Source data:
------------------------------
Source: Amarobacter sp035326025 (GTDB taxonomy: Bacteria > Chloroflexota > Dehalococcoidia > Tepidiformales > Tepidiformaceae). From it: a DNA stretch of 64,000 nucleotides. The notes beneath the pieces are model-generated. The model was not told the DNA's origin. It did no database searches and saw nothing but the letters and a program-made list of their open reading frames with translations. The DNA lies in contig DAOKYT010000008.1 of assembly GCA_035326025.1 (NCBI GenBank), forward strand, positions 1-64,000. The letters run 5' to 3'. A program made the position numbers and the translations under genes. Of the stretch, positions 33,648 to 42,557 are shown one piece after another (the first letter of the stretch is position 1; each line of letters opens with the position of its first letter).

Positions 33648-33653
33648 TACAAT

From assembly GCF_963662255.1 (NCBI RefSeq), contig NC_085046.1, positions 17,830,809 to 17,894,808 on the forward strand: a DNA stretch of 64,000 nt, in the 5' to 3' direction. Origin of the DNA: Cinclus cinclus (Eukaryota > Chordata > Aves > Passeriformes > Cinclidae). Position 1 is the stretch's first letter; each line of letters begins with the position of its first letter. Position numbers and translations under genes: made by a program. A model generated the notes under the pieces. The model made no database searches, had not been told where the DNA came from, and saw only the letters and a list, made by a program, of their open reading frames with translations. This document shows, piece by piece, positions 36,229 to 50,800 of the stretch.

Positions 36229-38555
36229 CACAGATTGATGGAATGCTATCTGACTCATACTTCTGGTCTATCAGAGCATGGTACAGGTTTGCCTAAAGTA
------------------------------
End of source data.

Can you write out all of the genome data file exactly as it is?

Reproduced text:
Source: Amarobacter sp035326025 (GTDB taxonomy: Bacteria > Chloroflexota > Dehalococcoidia > Tepidiformales > Tepidiformaceae). From it: a DNA stretch of 64,000 nucleotides. The notes beneath the pieces are model-generated. The model was not told the DNA's origin. It did no database searches and saw nothing but the letters and a program-made list of their open reading frames with translations. The DNA lies in contig DAOKYT010000008.1 of assembly GCA_035326025.1 (NCBI GenBank), forward strand, positions 1-64,000. The letters run 5' to 3'. A program made the position numbers and the translations under genes. Of the stretch, positions 33,648 to 42,557 are shown one piece after another (the first letter of the stretch is position 1; each line of letters opens with the position of its first letter).

Positions 33648-33653
33648 TACAAT

From assembly GCF_963662255.1 (NCBI RefSeq), contig NC_085046.1, positions 17,830,809 to 17,894,808 on the forward strand: a DNA stretch of 64,000 nt, in the 5' to 3' direction. Origin of the DNA: Cinclus cinclus (Eukaryota > Chordata > Aves > Passeriformes > Cinclidae). Position 1 is the stretch's first letter; each line of letters begins with the position of its first letter. Position numbers and translations under genes: made by a program. A model generated the notes under the pieces. The model made no database searches, had not been told where the DNA came from, and saw only the letters and a list, made by a program, of their open reading frames with translations. This document shows, piece by piece, positions 36,229 to 50,800 of the stretch.

Positions 36229-38555
36229 CACAGATTGATGGAATGCTATCTGACTCATACTTCTGGTCTATCAGAGCATGGTACAGGTTTGCCTAAAGTA